On aspirations of the season:
"It never changes, it's always to win. I think what you have to do is start the culture, build the culture. Our culture has to be a championship culture, a competitive culture. Then there is the process. What does that mean this year? We want to win, it never changes. But we have to make sure coming in that we are healthy, we are at our best, and also we're playing together and playing the way that I want us to play. At the end of the season, I want people to be able to say, when they are saying "who is ASU women's basketball?" I want them to talk about our defense. I want them to talk about our culture, our chemistry and say we've got our hands full tonight because they're going to be relentless. I think first and foremost, it's establishing that identity of who we are as a team and what we are under the Adair Era and every day we are coaching to that."
On Pac-12 preseason poll:
"You never worry about where they pick you. We've been picked as first at other institutions. I think that at the end of the day, you want to play your best ball heading into March. It's a very long season, so if you get caught up in what the rankings are, whether they are at the top, whether they are at the bottom, then you're not focused on your team and what you are trying to do game after game after game. Right now, it's just building this team and making sure every night our identity is displayed on the court."
On avoiding turnovers and approach to that:
"You don't have to rush. Let it happen, sometimes you get going and everyone wants to make it a one-on-one game. You tell them: "okay, you have freedom." But it's not just a free for all. I think it is just trusting the system that they are in and the chemistry that we have with one another. Just letting it happen and valuing the possession. You will hear me say that all of the time. Making sure that we sometimes give up good for great. Meaning we give up a good shot for a great shot. But those are things that we watch on film, those are things that we scout, and our coaches do a phenomenal job on breaking down our opponents. We will let them know that this is where this look is going to come, or if their defensive strategy is to turn us over, hey you might have to come meet the pass. We will help them in the sense of what they need to do to value that possession. But, most of the time when it is a turnover, especially an unforced turnover, we are just rushing from the offensive end. So that is when we will just have to make sure that we take care of the ball, value the possession, and give up the good for the great."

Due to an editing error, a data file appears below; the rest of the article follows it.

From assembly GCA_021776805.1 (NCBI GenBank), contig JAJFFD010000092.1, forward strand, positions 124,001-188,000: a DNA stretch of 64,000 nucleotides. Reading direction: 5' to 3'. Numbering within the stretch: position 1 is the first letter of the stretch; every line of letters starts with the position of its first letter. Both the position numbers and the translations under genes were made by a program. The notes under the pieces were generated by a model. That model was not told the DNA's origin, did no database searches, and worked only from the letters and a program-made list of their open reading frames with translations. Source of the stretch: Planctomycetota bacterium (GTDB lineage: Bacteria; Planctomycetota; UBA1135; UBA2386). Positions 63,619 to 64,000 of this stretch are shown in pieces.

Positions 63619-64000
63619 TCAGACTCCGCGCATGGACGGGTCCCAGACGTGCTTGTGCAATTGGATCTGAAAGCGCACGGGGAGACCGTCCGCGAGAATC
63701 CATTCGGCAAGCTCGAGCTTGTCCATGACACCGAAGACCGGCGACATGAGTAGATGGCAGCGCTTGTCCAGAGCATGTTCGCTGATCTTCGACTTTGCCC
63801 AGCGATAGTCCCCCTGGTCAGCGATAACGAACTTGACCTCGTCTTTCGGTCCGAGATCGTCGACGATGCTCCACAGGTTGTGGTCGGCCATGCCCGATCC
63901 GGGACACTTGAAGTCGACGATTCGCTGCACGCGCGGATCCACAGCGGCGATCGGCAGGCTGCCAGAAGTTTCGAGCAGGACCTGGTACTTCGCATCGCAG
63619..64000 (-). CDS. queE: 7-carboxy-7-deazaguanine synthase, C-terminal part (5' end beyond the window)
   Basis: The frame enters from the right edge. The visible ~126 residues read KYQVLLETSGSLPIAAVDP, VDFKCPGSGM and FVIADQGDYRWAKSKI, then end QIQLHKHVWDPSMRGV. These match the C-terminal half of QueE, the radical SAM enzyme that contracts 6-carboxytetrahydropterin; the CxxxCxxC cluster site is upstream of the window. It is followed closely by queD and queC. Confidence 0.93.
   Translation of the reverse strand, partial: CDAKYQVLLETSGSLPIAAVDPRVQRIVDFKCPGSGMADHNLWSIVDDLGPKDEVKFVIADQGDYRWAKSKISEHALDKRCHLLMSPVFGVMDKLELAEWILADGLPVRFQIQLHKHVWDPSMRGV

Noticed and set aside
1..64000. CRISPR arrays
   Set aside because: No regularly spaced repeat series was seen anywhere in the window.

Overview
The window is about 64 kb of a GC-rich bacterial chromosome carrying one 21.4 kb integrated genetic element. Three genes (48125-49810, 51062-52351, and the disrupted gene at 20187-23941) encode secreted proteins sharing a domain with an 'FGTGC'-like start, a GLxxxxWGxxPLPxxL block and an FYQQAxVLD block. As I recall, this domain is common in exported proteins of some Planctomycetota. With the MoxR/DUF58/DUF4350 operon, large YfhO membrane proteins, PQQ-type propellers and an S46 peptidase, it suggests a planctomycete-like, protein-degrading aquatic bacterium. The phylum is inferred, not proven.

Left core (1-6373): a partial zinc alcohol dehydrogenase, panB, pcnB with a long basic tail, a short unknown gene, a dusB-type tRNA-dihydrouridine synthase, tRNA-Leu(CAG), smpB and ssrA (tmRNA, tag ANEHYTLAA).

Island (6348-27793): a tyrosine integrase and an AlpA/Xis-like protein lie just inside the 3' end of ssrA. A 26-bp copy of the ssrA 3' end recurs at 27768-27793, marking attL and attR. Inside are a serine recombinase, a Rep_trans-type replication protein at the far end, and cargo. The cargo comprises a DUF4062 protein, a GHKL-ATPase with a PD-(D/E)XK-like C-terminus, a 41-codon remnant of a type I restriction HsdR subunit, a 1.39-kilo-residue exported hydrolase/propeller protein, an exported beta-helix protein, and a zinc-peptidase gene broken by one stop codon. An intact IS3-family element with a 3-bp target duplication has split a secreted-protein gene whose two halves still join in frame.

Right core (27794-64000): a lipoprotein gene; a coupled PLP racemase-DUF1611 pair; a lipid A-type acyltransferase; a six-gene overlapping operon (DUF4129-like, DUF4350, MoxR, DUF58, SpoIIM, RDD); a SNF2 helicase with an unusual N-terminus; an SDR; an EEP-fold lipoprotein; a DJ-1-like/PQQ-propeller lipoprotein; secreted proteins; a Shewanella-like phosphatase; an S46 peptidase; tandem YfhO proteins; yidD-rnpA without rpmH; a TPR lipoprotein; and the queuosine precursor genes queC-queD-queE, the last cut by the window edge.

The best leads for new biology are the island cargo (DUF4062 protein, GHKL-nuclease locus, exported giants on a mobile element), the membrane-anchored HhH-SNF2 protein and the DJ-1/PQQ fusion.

On NAU and stopping their second and third attempts:
"A lot of it will come from their perimeter players because they take a lot of three-point shots. We say long shot, long rebound,so our guards, you will see, will have to get in the mix. That means running down those rebounds outside of their area. Just really pursuing the ball, especially if NAU gets those three-point shots off, then those are going to be long rebounds, so we have to make sure that we are the first ones to get those rebounds."
On lessons from long time head coaches:
"This is the third university where I have taken over for a tenured coach. The first time I did it, you listened. You listened to the community, the donors, the alums. Just the experience, but also the impact. But also, I have taken over other jobs, it's been almost the same thing in the sense of what did the previous coach do, not from a strategic standpoint, but what did they do in the community? How did they engage? I'm going to put my stamp on it, you never lose sight of the past, especially a storied past, a championship past, a winning past, a winning culture, you embrace it. And there are so many people, so many fans. We had a wonderful group from our Sun Devil Basketball Hoops Club that came to practice on Wednesday and just listened to their passion and their pride for ASU Women's Basketball, but also athletics, sports, the university, and the community. You hold that near and dear to you and it is our responsibility, to make sure they are really proud of the product that they see when we step onto the court and who we are in the community."
On biggest obstacle on Monday:
"I think one of our biggest obstacles will just be us. In the sense of the pressure. It is new, it's unfamiliar. This is opening night for a brand-new team. So just getting the players to take a deep breath and relax. They're going to have those pregame jitters, but we just told them to trust what you know. They have been working extremely hard. And just to let them know that they aren't going to be perfect on Monday night, but their effort, their energy, their extra effort plays, control what they can control. In reference to NAU, they have five new players so they are a different team as well. There are two teams probably trying to figure it out. Obviously, they are a little more established in what they are doing, but it is all about us."